Spherical Geometry Exploration

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Objective: Discover principles of geometry on the sphere.


  • Smooth plastic ball
  • Water soluble marker and wet sponge for erasing
  • String


Straight Lines

On a flat surface:

  1. What is the shortest way to get from one point to another?
  2. If you walk without turning what will your path look like?
  3. If you pull a piece of string tight between two points, what will it look like?


On a sphere:

  1. Use a ball, marker and string to answer questions 1-3 for the surface of a sphere.

These "straight" lines are called geodesics. Draw more geodesics on the sphere, extending the curves as far as possible.

  1. Describe the resulting geodesic curves.


  1. In the plane, if three points are on a line then one is always between the other two. Is this true for on a sphere?
  2. Can you give a definition of "between" for points on a sphere?


A circle is the curve of all points which are the same distance from a given point, called the center. We can use the same definition in spherical geometry.

  • Draw some circles on the sphere, by marking a center point and using a piece of string to find all points at a fixed distance from it.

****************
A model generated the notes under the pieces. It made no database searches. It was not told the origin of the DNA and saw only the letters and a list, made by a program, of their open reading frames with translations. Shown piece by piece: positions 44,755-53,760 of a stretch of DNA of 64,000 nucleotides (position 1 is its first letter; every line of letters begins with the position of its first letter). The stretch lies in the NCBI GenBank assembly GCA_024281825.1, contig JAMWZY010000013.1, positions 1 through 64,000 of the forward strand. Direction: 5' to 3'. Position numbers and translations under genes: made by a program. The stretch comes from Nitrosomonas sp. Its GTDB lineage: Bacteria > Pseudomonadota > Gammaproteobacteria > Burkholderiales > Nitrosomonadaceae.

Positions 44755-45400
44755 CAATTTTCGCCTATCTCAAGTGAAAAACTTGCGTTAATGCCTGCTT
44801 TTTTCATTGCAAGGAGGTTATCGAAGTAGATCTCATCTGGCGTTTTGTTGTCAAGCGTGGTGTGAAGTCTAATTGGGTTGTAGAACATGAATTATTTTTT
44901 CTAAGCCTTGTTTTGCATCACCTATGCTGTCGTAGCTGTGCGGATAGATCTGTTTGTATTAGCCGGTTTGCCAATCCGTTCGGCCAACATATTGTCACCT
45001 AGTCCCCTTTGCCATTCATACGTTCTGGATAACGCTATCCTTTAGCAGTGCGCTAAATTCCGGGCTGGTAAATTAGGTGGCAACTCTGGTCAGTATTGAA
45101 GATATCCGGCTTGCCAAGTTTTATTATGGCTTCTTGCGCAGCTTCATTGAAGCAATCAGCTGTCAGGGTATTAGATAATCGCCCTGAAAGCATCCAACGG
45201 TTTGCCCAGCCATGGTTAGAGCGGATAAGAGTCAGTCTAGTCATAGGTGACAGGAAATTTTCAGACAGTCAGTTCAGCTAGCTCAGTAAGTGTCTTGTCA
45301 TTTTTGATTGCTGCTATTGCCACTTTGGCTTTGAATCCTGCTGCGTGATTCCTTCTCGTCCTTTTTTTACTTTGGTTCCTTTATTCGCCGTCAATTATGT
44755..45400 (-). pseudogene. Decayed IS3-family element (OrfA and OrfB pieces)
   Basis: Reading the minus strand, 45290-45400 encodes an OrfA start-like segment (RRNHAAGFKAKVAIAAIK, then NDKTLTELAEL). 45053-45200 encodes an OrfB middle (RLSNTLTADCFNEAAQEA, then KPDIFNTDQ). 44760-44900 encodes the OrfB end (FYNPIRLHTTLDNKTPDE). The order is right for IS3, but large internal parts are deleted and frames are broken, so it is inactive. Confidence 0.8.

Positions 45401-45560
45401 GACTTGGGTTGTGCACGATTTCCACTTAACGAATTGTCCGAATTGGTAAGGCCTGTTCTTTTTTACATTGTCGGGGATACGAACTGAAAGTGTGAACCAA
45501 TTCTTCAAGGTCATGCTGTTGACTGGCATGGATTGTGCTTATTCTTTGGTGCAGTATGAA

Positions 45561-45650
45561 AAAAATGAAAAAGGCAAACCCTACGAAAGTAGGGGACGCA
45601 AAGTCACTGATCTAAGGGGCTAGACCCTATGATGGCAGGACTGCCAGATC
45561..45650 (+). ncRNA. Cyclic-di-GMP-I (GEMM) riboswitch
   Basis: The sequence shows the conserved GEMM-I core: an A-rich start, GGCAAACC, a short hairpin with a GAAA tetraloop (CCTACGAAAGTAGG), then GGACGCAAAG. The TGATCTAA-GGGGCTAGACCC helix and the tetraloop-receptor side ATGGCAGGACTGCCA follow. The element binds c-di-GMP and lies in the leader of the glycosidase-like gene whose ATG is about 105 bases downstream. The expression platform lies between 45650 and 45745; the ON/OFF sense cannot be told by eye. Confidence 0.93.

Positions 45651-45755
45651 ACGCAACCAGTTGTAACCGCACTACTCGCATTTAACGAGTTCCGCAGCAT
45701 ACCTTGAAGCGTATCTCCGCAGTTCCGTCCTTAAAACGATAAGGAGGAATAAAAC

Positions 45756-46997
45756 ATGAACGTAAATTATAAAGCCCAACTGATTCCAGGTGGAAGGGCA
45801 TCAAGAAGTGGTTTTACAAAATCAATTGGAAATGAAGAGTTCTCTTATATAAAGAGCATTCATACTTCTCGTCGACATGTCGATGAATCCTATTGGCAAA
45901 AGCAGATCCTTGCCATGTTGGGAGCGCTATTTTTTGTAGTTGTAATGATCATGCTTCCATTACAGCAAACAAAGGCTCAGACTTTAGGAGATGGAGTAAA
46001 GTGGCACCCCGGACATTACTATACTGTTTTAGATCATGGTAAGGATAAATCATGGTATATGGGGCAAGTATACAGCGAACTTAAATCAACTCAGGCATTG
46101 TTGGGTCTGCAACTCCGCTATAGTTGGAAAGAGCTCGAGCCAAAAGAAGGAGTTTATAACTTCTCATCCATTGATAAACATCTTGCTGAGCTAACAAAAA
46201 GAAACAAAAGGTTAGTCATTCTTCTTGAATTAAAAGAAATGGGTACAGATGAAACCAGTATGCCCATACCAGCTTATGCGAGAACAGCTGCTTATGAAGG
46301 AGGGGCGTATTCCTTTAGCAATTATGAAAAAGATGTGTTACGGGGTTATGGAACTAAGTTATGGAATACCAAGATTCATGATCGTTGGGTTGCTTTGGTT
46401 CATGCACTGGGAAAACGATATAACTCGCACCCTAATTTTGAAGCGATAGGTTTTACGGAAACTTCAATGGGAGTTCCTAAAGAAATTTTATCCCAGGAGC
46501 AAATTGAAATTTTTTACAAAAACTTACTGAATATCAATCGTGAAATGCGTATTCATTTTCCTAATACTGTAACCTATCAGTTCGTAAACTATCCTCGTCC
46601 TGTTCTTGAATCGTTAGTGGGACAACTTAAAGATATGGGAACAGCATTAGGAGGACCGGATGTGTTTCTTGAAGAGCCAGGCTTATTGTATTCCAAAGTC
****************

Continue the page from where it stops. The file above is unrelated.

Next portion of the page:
1. As the radius gets larger, what happens to the circle? Then what happens? Then what happens?
  2. In the plane, a circle has an inside which is finite and an outside which is infinite. Do circles have insides and outsides on the sphere? Explain.


  1. Recall that a rhombus (or diamond) is a quadrilateral with four equal sides. Using a piece of string, see if you can construct a rhombus on the sphere as follows: Mark a segment on the string with two marks and try to create a 4-gon with all four sides given by the marked length. Draw a sketch of what this rhombus looks like.
  2. Now draw a rhombus with all four corner angles the same. That is, make a regular 4-gon.
    Draw a picture of what this looks like.
  3. In Euclidean geometry a regular 4-gon is a square. On the sphere, is the regular 4-gon a square? (You may want to consider various ways to define a square).


Five postulates (assumptions) for Euclidean geometry are:

  1. There is exactly one straight line joining any two points.
  2. Any straight line can be extended forever.
  3. There is a circle with any given center and radius.
  4. The plane looks the same at every point.
  5. Given a line and a point not on the line, there is exactly one line through the given point which is parallel to the given line.
  1. If you replace “straight line” with “geodesic”, most of these are wrong for spherical geometry. How would you adapt them to spherical geometry?

Handin: A sheet with answers to all questions.

Instructor:Spherical Geometry Exploration Solutions